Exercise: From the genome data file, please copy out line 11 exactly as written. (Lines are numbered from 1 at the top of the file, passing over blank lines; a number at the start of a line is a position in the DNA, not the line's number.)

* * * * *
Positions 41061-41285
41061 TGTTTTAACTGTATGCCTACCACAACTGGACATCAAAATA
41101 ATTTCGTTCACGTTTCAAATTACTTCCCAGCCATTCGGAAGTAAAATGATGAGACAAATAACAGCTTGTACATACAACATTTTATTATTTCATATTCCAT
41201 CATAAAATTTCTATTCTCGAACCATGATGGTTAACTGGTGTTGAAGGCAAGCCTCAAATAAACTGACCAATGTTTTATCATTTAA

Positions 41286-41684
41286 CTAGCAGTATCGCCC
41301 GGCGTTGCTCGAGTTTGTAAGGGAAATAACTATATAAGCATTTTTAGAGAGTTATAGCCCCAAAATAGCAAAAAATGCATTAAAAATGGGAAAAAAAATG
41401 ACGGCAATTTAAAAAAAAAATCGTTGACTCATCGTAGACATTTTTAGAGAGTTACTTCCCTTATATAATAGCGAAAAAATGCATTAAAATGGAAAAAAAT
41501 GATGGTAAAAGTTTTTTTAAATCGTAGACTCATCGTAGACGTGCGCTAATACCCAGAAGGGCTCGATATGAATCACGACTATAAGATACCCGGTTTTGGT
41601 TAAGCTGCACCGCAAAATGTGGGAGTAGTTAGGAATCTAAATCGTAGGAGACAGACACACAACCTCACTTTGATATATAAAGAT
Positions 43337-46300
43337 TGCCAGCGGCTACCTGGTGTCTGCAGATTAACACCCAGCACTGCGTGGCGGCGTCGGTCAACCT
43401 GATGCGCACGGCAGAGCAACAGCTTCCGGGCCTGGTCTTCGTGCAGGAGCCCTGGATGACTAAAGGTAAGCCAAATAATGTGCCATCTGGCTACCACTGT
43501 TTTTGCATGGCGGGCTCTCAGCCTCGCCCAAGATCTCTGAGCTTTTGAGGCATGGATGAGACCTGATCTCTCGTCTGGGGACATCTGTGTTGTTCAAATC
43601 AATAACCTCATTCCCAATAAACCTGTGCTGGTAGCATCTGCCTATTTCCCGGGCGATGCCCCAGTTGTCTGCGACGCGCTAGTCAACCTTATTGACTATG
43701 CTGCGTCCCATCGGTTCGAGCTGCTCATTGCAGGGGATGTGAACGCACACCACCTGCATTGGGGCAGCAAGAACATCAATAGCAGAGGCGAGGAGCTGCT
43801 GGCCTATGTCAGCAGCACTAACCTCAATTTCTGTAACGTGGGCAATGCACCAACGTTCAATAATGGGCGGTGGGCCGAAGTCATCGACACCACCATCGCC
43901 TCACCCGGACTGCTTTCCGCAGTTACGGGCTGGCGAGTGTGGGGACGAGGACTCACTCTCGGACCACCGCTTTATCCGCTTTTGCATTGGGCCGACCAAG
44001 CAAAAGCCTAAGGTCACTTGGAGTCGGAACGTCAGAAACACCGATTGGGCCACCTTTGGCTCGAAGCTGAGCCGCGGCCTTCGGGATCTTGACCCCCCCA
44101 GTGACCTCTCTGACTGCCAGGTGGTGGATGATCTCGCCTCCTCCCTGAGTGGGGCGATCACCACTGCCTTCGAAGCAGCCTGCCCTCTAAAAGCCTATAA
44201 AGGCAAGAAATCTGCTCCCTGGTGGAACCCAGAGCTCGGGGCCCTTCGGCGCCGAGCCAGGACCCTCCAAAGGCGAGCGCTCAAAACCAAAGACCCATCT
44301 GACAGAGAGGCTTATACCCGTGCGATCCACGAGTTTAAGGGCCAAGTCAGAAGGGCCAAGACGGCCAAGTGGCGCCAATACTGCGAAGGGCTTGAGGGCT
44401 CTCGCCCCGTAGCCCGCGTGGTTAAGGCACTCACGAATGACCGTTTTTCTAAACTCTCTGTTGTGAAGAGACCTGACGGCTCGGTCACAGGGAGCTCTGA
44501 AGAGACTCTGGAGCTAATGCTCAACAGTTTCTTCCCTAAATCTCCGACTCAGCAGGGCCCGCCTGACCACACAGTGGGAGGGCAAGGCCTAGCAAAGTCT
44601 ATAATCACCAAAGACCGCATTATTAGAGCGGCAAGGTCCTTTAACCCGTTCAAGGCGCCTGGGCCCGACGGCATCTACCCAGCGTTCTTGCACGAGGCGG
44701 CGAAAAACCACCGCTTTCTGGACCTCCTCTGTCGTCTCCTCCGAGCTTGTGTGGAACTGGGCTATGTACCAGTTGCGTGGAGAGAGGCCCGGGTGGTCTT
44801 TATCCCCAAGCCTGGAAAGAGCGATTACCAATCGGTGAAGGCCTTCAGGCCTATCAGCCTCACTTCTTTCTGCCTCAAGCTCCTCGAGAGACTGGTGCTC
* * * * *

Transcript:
Positions 43337-46300